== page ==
The International Myeloma Foundation kicked off the 2018 March Myeloma Action month with the focus on the #MyelomaWarrior. On the plane I was on from DFW to SAN to attend the 60th American Society of Hematology Annual Meeting & Exposition held in San Diego from December 1 – 4, 2018, there was a Warrior, in all its true sense, that had earned a purple heart. Not just 1, not just 2, but, 3 purple hearts. Knowing that purple hearts are given to those injured in the line of duty, and in the U.S., you choose to be a solider and fight on behalf of those that can’t or to defend the constitution and for which it stands, it was humbling that this person chose to go to war 3 times on our behalf.
Weather you choose to be a #MyelomaWarrior or dance in the rain, it was humbling to see firsthand at #ASH18 the amount of work that goes to help those that become myeloma warriors, not by choice but by almost natural selection or circumstance in our cases.
- Relationships are important: At the meeting, I was able to see and connect with my consulting myeloma expert, current local hematologist, and my previous one from the Dallas area. As choices increase, increasingly the next best treatment for you will be influenced by your relationship with your physician and their understanding of you Quality of Live (QoL) requirements as well as social and economic constraints. So, relationships that help inform your doctor are important!
- Best early: From the IMF Satellite Symposium to Twitter battles, to post ASH Blogs by Brian Durie, there seems to be “general” agreement that using the best options early seems to gain some level of momentum, consensus. But, there is no, at least not yet, consensus as to what that best treatment should be. Especially in international and developing countries where some of the novel therapies are yet to be available, there is no good consensus of best. Hence, point #1 above is important.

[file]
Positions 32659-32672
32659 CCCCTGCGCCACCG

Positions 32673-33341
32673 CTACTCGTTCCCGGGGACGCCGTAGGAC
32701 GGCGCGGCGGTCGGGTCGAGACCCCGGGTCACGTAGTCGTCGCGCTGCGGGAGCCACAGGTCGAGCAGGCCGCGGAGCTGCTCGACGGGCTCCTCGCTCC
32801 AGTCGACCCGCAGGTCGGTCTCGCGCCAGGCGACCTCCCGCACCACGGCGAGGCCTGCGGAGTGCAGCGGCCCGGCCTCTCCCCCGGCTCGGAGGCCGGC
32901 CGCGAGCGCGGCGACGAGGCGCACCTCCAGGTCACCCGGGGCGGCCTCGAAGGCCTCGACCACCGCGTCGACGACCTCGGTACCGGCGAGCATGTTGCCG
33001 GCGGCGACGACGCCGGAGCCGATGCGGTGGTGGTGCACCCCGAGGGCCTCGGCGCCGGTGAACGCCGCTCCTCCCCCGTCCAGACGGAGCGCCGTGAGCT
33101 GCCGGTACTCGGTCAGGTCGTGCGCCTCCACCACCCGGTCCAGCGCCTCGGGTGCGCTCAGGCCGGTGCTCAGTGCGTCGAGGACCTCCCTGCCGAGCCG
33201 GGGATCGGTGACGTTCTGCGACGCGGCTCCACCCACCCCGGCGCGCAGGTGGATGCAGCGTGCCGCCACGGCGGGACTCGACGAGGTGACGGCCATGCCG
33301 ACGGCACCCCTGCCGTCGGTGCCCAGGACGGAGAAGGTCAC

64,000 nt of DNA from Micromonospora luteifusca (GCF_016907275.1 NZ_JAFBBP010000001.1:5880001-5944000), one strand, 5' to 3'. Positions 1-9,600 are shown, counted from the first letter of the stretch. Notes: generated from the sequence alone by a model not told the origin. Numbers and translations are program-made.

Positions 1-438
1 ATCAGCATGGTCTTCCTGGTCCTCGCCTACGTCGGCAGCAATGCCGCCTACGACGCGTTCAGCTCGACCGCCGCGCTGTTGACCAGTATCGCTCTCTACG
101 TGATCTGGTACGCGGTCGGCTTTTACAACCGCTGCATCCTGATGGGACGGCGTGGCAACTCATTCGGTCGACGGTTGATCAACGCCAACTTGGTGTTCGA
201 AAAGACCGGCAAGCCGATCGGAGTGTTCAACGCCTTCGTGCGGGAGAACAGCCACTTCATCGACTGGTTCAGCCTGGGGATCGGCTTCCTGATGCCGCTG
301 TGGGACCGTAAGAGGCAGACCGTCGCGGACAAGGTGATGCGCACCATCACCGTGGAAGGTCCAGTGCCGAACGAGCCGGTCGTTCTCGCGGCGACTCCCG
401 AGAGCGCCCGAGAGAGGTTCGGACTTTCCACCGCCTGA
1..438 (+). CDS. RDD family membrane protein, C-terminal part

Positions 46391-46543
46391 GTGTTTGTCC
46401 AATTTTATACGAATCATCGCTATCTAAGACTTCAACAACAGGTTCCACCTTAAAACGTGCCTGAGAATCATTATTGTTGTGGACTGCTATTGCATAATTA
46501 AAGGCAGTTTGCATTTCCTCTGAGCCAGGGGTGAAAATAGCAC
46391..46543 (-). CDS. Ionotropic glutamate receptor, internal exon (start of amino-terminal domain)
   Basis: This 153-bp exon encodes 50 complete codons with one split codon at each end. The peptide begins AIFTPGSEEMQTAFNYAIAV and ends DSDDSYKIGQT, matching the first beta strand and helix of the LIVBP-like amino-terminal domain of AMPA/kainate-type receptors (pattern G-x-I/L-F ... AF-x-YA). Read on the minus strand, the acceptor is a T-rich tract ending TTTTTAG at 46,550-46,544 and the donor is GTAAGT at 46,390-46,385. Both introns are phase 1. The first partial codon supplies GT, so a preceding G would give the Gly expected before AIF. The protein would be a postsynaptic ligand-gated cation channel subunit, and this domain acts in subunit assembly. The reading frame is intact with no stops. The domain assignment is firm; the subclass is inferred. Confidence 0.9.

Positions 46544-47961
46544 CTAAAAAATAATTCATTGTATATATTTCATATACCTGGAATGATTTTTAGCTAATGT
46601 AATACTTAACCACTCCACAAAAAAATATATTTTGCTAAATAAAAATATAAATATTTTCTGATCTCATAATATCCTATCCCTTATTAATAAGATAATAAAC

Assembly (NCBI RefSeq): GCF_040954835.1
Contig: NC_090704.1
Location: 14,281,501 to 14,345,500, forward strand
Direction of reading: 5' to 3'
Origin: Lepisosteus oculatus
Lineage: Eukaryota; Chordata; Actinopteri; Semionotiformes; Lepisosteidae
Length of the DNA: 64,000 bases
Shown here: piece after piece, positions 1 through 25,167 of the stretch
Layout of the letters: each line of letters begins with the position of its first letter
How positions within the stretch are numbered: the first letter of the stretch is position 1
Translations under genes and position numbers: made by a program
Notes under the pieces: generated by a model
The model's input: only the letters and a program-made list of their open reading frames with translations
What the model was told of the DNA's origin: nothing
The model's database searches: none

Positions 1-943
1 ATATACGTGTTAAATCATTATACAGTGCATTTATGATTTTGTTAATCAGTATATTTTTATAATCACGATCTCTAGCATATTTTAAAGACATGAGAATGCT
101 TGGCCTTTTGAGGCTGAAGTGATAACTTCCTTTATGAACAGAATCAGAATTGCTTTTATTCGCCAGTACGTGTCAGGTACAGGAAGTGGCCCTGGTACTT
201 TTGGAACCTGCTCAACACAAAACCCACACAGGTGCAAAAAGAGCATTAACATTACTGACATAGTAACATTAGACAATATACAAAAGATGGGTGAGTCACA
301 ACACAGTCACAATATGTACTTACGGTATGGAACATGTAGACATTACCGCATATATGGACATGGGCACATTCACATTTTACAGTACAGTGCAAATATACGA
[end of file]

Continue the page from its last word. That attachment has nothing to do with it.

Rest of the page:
- MRD on the main stage: Minimal Residual Disease (MRD) used to be discussed as “only in the setting of clinical trials” a year or two ago there were even debates happening at the International Myeloma Working Group (IMWG) conference meetings when one should engage with a patient about MRD testing. This year, it was clear that MRD will soon start guiding, directly or indirectly, one’s treatment course. It was clear that MRD negativity is preferred in general, but, how you get to MRD negativity seems not to be as important. It is not clear yet, at least to me, if MRD negativity, sustained MRD negativity, plays a role in high risk patients. i.e. if it implies overcoming the high-risk markers or if it translates to longevity.
Dr. Ken Anderson interviewed Tom Brokaw during one of the educational sessions. Tom mentioned that his curiosity as a journalist also helped him asks all the relevant questions to understand his options and next actions. Tom attributed being able to quickly integrate myeloma into his life to surrounding himself with specialists, creating a great support system, and using his influence to ask for help. He now uses that influence to open doors for others. Some patients were able to get a photo with Tom after the session.
Don’t forget to register for the Best of ASH Teleconference scheduled for January 10, 2019. Dr. Durie will summarize the conference in terms that is understandable for patients. You can also ask difficult questions during this time.
Whether you are a #MyelomaWarrior or a dancer in the rain, I wish you the courage and wisdom needed to dust yourself up, get up and get ready for the next war. Or rain! 😊 I wish you a happy holiday season and hope to bring you back more information from the 61st ASH which will be held in Orlando, FL.